Why urban Indians are interested in an internet based self-care app for depression? a brief pilot survey

Seema Mehrotra, Satish Kumar C. R., Aditi Gandotra, Paulomi M. Sudhir, Jagadisha Thirthalli, Girish N. Rao


Background: Digital technology has emerged as a powerful approach to bridge treatment gap in the field of mental health. However, public health impact of e-interventions is unlikely without large scale uptake of such services. Hence it becomes important to understand motives of potential users in order to design programs that address such needs as well as disseminate information about the same in ways that appeal to the users.

Methods: Reasons underlying interest in an internet based self-care program for depression were explored through a brief survey of potential users who had explicitly shown interest in such a program. Responses to an online survey were received from 120 respondents out of which about 69% were in 18-35 years of age-range and 12% were above 50 years of age.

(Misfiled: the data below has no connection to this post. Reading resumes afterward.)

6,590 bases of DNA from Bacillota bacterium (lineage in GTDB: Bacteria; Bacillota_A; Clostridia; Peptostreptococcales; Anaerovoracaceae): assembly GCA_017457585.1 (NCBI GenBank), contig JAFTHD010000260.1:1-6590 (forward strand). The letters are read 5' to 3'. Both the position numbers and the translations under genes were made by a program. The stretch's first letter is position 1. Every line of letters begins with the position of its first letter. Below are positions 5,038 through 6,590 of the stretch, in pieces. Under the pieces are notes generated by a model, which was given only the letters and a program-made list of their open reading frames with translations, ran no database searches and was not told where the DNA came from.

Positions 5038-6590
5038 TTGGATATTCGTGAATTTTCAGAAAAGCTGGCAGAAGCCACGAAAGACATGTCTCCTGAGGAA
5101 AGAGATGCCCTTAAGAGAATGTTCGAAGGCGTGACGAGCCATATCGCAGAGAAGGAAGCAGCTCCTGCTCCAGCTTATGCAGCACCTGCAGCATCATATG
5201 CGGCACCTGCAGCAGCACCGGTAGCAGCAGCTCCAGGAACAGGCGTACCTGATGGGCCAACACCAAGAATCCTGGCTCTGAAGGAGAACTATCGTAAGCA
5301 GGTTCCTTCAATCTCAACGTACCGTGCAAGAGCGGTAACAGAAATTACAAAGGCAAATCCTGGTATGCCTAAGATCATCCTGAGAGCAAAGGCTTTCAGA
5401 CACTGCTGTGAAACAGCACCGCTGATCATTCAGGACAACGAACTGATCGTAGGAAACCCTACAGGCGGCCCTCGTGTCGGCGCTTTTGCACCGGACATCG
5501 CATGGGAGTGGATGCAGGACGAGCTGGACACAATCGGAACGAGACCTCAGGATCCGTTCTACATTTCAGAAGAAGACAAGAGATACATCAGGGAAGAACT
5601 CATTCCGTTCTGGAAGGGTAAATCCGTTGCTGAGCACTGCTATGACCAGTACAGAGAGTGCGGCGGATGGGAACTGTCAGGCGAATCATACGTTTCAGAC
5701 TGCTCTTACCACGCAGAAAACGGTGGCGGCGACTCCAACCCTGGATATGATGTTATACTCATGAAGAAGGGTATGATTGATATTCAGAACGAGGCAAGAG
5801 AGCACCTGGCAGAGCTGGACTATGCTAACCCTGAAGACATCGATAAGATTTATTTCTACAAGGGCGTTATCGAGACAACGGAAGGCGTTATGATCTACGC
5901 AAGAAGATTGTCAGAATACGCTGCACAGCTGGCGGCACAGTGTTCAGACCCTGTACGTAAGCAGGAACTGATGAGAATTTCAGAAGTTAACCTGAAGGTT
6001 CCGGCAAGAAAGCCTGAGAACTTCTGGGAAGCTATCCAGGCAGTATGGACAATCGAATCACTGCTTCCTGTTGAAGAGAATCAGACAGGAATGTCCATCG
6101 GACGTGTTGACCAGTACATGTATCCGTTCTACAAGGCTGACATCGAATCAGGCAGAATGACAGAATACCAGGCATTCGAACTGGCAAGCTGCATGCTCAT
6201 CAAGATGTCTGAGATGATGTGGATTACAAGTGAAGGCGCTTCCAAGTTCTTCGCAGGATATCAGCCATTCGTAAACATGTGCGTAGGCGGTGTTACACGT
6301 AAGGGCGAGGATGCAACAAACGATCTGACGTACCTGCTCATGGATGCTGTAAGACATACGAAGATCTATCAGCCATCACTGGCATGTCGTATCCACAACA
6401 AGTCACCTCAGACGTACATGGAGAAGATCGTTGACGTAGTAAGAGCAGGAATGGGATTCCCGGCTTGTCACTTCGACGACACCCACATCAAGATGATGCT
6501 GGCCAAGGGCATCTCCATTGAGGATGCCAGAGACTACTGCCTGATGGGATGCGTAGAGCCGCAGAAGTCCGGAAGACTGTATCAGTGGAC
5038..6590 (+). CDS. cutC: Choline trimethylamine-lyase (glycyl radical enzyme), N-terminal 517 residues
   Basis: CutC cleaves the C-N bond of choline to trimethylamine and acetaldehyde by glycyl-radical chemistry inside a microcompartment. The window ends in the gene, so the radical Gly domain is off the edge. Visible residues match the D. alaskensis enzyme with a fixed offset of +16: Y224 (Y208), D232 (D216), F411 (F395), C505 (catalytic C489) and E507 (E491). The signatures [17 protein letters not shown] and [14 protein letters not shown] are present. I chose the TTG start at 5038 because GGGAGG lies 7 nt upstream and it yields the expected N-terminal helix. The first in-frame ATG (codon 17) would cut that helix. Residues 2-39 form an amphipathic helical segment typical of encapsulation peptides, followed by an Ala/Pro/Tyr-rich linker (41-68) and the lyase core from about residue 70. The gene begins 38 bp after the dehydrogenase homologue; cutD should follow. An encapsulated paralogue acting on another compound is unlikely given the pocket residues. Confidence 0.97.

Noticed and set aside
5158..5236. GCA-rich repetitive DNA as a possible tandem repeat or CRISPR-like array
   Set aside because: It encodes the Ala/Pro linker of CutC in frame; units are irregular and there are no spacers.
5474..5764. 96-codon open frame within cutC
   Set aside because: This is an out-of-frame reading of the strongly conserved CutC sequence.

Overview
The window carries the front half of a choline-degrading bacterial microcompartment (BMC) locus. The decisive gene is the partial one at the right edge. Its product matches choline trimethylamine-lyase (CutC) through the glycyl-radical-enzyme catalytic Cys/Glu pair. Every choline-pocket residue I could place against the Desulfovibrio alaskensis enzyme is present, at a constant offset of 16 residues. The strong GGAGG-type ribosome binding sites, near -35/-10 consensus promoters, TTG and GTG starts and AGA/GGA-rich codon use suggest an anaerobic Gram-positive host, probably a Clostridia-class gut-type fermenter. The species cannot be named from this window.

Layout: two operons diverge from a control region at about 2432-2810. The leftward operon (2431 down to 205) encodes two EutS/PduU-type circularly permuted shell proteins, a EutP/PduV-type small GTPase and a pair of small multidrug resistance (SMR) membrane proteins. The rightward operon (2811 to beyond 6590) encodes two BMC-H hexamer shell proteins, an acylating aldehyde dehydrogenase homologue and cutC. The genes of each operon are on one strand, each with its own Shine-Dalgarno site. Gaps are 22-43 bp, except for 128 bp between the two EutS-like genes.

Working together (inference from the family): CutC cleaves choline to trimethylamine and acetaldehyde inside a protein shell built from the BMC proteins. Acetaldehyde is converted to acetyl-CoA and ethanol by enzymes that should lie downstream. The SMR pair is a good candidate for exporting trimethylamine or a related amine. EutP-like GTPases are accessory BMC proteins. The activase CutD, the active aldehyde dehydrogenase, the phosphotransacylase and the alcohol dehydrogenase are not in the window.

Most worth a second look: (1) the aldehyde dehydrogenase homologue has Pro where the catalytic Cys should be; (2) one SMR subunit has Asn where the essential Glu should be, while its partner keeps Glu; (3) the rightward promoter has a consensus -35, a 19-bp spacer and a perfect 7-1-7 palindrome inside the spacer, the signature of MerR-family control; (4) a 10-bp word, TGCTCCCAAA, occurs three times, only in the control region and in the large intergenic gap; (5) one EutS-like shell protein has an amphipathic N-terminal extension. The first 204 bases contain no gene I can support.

Results: Preference for flexibility in terms of ‘when I do things to help myself’, ‘not having time to go for face to face counselling/therapy’ and ‘wanting to learn and do something to prevent problems in future even though I am currently on treatment’ emerged as the top 3 reasons underlying interest in internet based self-help programs for depression. Not having the finances to seek face to face mental health consultation emerged as one of the top 3 reasons in the older group.

Conclusions: Incorporating maximal flexibility, providing pointers to the most relevant components thereby minimizing time required, and focusing on preventive strategies (even for those who are currently seeking treatment) are aspects that need to be considered in development and dissemination of internet based self-help programs for depression in urban India. 


Mental health self-help apps, Internet-based interventions for depression, Digital mental health, Mental health e- interventions

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